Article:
The original ballot for the June 2017 vote on Puerto Rico’s political status was rejected by the U.S. Department of Justice. Governor Rossello and other members of the Puerto Rico government have amended the ballot to meet the requirements of the DOJ.
The new ballot language, which is found in Public Law 427, was passed by the Puerto Rico House and Senate earlier this week, though independence and “commonwealth” representatives opposed it. The Independence Party objects to the inclusion of the territory option, while the “commonwealth” party wants the territory option to include the discredited “enhanced commonwealth” rather than the actual territory status as it is described in the U.S. constitution.
The first option placed on the ballot, reading left to right, is statehood. This is the new phrasing:
With my vote, I reiterate my request to the Federal Government to immediately begin the process of decolonization with the admission of Puerto Rico as a state of the United States of America. I am aware that the result of this request for statehood would entail equal rights and duties with the other states and the permanent union of Puerto Rico with the United [States]. I am also aware that my vote claiming Statehood means my support of all efforts toward the admission of Puerto Rico as a state of the Union, and to all state or federal legislation aimed at establishing equal conditions, Congressional Representation, and the Presidential Vote for the American Citizens of Puerto Rico.
The next option is independence. This is the new phrasing:
With my vote, I make the initial request to the Federal Government to begin the process of the decolonization through: (1) Free Association: Puerto Rico should adopt a status outside of the Territory Clause of the Constitution of the United States that recognizes the sovereignty of the People of Puerto Rico. The Free Association would be based on a free and voluntary political association, the specific terms of which shall be agreed upon between the United States and Puerto Rico as sovereign nations. Such agreement would provide the scope of the jurisdictional powers that the People of Puerto Rico agree to confer to the United States and retain all other jurisdictional powers and authorities. Under this option the American citizenship would be subject to negotiation with the United States Government; (2) Proclamation of Independence, I demand that the United States Government, in the exercise of its power to dispose of territory, recognize the national sovereignty of Puerto Rico as a completely independent nation and that the United States Congress enact the necessary legislation to initiate the negotiation and transition to the independent nation of Puerto Rico. My vote for Independence also represents my claim to the rights, duties, powers, and prerogatives of independent and democratic republics, my support of Puerto Rican citizenship, and a “Treaty of Friendship and Cooperation” between Puerto Rico and the United States after the transition process.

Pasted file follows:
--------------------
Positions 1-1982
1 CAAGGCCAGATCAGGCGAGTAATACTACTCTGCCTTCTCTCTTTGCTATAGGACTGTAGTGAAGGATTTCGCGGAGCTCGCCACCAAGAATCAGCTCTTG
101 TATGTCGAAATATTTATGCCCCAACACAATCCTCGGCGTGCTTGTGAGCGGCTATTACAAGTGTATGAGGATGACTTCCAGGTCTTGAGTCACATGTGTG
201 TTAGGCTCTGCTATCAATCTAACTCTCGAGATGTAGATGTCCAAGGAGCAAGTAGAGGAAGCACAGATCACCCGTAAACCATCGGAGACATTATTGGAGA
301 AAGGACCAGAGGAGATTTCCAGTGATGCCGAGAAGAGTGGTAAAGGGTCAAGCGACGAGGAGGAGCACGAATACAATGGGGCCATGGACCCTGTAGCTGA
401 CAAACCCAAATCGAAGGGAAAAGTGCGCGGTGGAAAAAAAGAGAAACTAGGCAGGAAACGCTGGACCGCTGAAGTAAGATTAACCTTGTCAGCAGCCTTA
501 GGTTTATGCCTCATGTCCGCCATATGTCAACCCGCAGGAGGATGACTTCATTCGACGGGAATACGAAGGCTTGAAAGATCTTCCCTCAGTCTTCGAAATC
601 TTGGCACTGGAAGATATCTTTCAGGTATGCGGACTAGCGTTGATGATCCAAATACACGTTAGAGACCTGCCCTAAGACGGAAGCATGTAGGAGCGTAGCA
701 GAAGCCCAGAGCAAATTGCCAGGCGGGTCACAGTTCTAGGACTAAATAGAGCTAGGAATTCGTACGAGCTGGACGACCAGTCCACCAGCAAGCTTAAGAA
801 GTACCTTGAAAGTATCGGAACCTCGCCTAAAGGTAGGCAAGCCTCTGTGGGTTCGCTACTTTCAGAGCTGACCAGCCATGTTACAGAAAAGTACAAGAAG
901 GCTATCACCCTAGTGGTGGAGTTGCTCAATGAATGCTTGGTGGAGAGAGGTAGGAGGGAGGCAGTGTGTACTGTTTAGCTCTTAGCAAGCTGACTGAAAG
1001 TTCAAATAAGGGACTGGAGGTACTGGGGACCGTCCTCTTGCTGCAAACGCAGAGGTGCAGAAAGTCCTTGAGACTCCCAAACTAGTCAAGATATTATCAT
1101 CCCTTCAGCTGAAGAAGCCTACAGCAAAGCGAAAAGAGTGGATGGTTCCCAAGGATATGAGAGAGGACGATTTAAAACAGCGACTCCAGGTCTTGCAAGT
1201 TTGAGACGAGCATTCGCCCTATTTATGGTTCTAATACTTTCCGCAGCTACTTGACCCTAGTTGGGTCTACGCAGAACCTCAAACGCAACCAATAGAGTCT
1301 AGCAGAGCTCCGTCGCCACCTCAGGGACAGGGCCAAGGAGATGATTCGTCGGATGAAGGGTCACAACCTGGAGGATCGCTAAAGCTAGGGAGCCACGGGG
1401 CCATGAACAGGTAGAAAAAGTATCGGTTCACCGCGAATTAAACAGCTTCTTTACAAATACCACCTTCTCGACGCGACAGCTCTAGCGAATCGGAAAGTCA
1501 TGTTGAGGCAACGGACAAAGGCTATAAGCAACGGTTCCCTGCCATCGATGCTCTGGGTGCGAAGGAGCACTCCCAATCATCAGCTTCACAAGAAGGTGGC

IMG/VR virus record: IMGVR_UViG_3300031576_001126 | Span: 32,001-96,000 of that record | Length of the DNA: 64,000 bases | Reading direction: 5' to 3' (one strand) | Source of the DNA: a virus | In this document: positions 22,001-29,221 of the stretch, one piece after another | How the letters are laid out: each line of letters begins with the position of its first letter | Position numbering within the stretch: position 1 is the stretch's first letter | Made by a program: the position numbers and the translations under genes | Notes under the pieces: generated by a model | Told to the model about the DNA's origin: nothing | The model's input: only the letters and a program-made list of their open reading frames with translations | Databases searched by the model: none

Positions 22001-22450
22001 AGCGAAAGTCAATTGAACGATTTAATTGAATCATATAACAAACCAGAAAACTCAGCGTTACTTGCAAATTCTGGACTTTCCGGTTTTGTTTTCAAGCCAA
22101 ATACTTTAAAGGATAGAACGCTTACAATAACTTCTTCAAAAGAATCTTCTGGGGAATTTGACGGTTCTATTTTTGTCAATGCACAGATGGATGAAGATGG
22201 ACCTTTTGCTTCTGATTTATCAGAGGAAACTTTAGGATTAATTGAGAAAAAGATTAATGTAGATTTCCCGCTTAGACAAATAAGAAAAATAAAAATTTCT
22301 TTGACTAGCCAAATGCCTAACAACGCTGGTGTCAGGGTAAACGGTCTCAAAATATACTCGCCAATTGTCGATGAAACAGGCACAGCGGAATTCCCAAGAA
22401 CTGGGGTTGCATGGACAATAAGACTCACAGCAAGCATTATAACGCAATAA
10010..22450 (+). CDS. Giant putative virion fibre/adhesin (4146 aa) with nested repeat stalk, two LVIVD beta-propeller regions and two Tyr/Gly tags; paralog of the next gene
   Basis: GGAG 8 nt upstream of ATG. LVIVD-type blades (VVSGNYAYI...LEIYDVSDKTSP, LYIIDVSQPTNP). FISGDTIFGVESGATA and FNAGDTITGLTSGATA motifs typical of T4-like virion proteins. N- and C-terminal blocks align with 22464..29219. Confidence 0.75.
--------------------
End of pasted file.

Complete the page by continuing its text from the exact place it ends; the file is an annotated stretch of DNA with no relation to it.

A new, third option has also been added. The phrasing for this option is as follows:
With my vote, I express my wish that Puerto Rico remains as it is today, subject to the powers of Congress, subject to the Territory Clause of the United States Constitution that in the Article 4, section 3 of the United States Constitution states: “The Congress shall have power to dispose of and make all needful Rules and Regulations respecting the Territory or other Property belonging to the United States; and nothing in this Constitution shall be so construed as to Prejudice any Claims of the United States, or of any particular State.”
This option makes it clear, for the first time in a plebiscite in Puerto Rico, that the “current status” option cannot be a hypothetical “enhanced commonwealth.”
As of this writing, the Department of Justice has not yet responded to the new draft.